“I think I waited about three seconds before deciding it was enough! I was anxious to see if the parachute worked. I pulled the handle and it came off in my hand. I said, ‘Oh my God – first the door didn’t work and now the parachute handle has fallen off!’ I was ready to use my knife when a small sized cloth emerged over my head and stayed there like an umbrella. I thought, ‘My God, they call this a parachute?’
“I was about to use my knife again on the canvas structure, when suddenly sheets of cloth came billowing out. Yards of it spewed out past my face and then finally it began to take shape, and an immense parachute blossomed over my head. I felt a tremendous jerk as it caught the wind, and then I began to descend down slowly. I felt an immediate sense of relief.
“Then I realized what would have happened if I had been in the ball turret of the plane. There would not have been enough time to crawl out of the cramped compartment. Along with relief, I felt a deep sense of gratitude.
“At this height, I knew it would take a long time to get down – at least a half hour.
Thoughts of my grandfather were prominent as he had a very large influence on my life.
“Then I began to notice the sights below. I could see fields and forests and a number of vehicles and ambulances converging in one area. I remembered from the training lectures that we could pull down on one side to steer the parachute. I tried it, but what I didn’t know was that when you pulled, it caused the parachute to buckle. I decided to take my chances and land anywhere safely rather than attempt to steer. I hoped I would reach the open areas of farmland rather than the forest of trees.
“The parachute moved towards the farm area and I could see one or two people in the immediate area. The ground was rapidly approaching. I remembered from the lectures that the impact of landing would be similar to jumping off a 10-foot wall. There was bound to be an impact. I recalled seeing pictures of paratroopers tumbling as they landed, but I was aware of my limited gymnastic abilities. So I decided to take my chances on my feet. I wished I had on regular shoes rather than the cloth ball turret slippers I was still wearing. When I hit the ground, I landed feet first and was in the farmland fields.
“I managed to get up and could see in the distance a man approaching. I began to think it was important to have something proper to say to him as the man seemed quite frightened after having observed this unusual scene of a man falling from the sky. I wanted to put him at ease so I said, ‘How are your crops?’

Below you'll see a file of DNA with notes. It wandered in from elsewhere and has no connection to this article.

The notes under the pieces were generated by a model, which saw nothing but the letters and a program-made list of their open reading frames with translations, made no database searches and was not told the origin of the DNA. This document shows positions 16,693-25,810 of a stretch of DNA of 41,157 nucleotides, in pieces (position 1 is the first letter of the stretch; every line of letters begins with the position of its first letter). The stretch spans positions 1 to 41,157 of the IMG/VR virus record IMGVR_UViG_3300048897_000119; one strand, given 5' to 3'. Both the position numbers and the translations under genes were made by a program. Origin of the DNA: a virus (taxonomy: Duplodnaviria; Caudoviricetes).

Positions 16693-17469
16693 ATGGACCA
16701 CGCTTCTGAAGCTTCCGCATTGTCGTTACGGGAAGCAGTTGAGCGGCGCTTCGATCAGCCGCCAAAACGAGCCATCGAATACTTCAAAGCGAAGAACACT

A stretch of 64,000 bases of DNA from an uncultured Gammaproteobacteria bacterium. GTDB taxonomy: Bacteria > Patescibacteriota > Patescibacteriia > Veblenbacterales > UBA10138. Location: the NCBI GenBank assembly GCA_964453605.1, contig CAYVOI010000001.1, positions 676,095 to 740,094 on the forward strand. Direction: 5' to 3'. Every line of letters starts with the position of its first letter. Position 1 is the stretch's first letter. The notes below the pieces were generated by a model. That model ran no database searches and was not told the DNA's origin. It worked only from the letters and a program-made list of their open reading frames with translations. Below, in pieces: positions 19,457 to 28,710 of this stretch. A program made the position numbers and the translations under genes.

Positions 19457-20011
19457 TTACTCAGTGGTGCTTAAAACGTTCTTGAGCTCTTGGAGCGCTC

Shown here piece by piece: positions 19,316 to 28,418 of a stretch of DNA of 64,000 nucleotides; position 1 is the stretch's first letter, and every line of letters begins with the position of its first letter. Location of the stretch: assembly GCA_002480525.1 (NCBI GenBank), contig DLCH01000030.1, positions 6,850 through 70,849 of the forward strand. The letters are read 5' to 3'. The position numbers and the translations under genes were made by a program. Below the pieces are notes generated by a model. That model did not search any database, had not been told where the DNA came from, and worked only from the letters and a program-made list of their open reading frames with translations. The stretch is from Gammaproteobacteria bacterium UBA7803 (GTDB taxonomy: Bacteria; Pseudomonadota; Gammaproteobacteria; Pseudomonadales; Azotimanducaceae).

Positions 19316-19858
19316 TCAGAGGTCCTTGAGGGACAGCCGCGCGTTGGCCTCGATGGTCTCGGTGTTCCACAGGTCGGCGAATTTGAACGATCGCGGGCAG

“To my surprise, he went into explicit detail about his crops and his farm. Then we saw ambulances headed towards us and they transported me to the hospital in Memphis where the doctors determined I had a knee injury and a broken ankle.
“While in the hospital, it was important to notify my parents I was no longer at the base. I told them a bit about the accident and that I was doing fine. About a week later, while still recuperating, I saw my father walking towards me down the long hospital corridor. He had traveled by train from Jamaica, Queens, New York, taking over a week to do so. He knew it would be a long journey—the passenger trains during the war were often sidetracked by the military cargo trains.
“To pass the long days during the hospital stay, I began reading Charles Lindbergh’s book entitled We, which recaptured his piloting experiences in his plane the Spirit of St. Louis. He wrote of his flight from America to Paris in 1925 and of many perilous experiences while being a mail pilot.
“In the book, Lindbergh’s own accounting of the event was in the chapter called, ‘I joined the Caterpillar Club’ goes on to say his engine failed and he was forced to bail out. This was a club for people who had parachuted out of planes under emergency situations. So from my hospital bed, I researched the club’s headquarters and learned it was located in Waco, Texas and that I qualified for membership. I wrote to them and learned I qualified, and, like my hero Charles Lindbergh, I became a member of the Caterpillar Club.”
So that’s my dad’s story. After this experience, he was assigned to the Pacific Theater (as that area was called during the war).
After hearing all these wonderful stories, I asked my dad to show me his discharge papers. As he is quite modest, he had these hidden the Honorable Discharge papers on the top shelf of his office closet. I was surprised to see listed numerous awards that he never spoke about. It showed that he received the American Service Medal, the Asiatic-Pacific Service Medal, the Good Conduct Medal, the Philippines Liberation Ribbon, and the World War II Victory Medal.
He was 19 when the plane crash incident happened and he turned 86 this Labor Day weekend. Just as Charles Lindbergh was a hero to my dad, my father has always been the hero for me.